2nd defendant, US citizen, pleads guilty in UN bribery case
NEW YORK — A US citizen on Wednesday became the second person to plead guilty in connection with a bribery scandal at the United Nations, tearfully admitting that she bribed a former president of the UN General Assembly to gain his support for business ventures.
Sheri Yan, 60, entered the plea to a bribery charge in Manhattan federal court in a deal with prosecutors that recommended she be sentenced to between roughly six and seven years in prison. The charge carries a maximum potential penalty of 10 years in prison. Her lawyers said she was not cooperating. Judge Vernon Broderick set sentencing for April 29.
Yan, speaking through a Mandarin interpreter, wiped away tears several times during the plea hearing as she admitted that she agreed with others to pay bribes to John Ashe so he could use his position as president of the UN General Assembly and as an ambassador from Antigua and Barbuda to promote business ventures from which Yan and others could profit.
Defense attorney Christine Chung rested her hand on Yan’s back as Yan described her crime by reading from a prepared statement. Earlier, Yan said her formal education ended in the first year of junior high school.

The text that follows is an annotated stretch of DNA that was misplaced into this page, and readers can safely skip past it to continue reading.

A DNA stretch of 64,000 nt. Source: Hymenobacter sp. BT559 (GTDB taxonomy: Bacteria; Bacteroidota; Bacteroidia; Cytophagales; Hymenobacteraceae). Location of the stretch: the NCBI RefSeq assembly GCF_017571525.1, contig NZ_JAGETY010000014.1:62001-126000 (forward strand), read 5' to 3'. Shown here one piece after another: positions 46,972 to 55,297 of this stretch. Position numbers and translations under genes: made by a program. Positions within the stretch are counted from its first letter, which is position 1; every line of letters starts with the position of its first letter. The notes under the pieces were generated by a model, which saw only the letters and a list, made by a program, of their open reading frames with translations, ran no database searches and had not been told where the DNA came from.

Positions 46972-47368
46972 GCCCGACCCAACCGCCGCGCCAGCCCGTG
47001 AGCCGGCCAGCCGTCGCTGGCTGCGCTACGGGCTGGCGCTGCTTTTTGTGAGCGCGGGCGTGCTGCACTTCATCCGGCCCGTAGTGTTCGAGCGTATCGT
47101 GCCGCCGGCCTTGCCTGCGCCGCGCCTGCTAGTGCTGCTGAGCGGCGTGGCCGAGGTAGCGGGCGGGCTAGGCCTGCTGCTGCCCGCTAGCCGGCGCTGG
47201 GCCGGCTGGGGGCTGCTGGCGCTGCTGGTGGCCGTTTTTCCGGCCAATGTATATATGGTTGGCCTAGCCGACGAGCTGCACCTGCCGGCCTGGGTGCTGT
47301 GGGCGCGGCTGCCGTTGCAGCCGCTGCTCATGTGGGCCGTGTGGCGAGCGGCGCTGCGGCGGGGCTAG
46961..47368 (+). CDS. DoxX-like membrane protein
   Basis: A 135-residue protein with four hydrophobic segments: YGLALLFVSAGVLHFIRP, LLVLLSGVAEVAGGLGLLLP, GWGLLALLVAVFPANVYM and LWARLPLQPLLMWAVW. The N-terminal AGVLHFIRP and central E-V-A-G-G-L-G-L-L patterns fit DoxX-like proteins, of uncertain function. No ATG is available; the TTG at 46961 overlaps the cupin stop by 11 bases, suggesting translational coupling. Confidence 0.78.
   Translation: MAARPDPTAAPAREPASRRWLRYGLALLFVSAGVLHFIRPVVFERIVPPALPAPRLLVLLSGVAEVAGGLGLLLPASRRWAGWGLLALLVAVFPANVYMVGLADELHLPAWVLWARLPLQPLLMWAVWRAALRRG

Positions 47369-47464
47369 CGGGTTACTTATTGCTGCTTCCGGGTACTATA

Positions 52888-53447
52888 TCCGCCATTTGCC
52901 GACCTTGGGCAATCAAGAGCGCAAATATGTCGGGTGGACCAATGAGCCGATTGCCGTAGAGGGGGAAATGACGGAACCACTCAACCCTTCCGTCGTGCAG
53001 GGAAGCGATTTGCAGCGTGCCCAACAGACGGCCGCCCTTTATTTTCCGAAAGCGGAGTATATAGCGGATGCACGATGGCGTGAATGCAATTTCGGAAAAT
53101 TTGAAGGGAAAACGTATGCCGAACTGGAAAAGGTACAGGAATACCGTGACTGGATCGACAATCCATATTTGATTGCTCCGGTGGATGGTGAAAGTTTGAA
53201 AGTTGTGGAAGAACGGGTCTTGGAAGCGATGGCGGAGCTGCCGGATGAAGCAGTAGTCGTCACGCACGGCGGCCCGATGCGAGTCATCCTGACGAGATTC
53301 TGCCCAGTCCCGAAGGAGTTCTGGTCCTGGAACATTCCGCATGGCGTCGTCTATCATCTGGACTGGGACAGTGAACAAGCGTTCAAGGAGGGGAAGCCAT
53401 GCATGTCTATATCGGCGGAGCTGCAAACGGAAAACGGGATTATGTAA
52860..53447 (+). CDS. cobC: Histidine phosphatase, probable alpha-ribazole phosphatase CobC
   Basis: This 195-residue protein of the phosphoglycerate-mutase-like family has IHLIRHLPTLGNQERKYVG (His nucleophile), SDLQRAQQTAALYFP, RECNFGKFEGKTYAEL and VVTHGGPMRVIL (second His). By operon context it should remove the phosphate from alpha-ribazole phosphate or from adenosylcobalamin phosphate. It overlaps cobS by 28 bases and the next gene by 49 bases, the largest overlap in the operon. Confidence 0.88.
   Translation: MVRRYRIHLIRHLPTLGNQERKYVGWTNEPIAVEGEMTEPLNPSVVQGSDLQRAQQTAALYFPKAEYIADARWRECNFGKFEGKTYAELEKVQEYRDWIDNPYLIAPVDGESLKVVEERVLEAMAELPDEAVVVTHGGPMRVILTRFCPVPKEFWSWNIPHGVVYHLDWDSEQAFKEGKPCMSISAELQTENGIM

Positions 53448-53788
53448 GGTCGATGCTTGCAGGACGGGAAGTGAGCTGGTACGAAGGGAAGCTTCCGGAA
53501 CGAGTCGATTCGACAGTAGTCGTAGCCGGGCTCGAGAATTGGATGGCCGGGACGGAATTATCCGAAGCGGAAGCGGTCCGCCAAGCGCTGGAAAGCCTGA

Ashe, who served in the largely ceremonial post as head of the 193-nation assembly from September 2013 to September 2014, has pleaded not guilty to tax fraud charges and is free on bail.
There was no mention at the hearing of Chinese billionaire Ng Lap Seng, who is charged with funneling hundreds of thousands of dollars in bribes to Ashe to gain his support for a Macau conference center that authorities say Ng hoped would be his legacy. Ng has pleaded not guilty and has asked for a speedy trial, saying his businesses are being damaged.
Authorities say Yan and a co-defendant had arranged for more than $800,000 in payments to Ashe in exchange for official favors by Ashe and other Antiguan officials for various Chinese businessmen.
The initial payment Yan helped to arrange was $300,000 on behalf of a Chinese media executive, prosecutors have said. In court papers, the government said Ashe went to Antigua to meet with key decision makers to discuss the media executive’s plans after Ashe received the $300,000 payment. Prosecutors say financial records reflect that Ashe sent $100,000 of the bribe to Antigua’s prime minister and more funds to other Antiguan political interests.
According to court papers, Yan began paying Ashe $20,000 monthly in August 2013 to be honorary chairman of a New York-based non-governmental organization whose chief executive officer was Yan. The organization, prosecutors said, was purportedly formed to promote the UN’s sustainable development goals.
As part of her plea, Yan agreed to forfeit $300,000.
Yan’s plea comes a week after a Chinese businesswoman pleaded guilty in the case, agreeing to testify if necessary against others.
At a hearing scheduled for Thursday, lawyers for Francis Lorenzo, a deputy UN ambassador from the Dominican Republic who lives in the Bronx, plan to argue that he is entitled to diplomatic immunity. Lorenzo has pleaded not guilty to charges and is free on bail.
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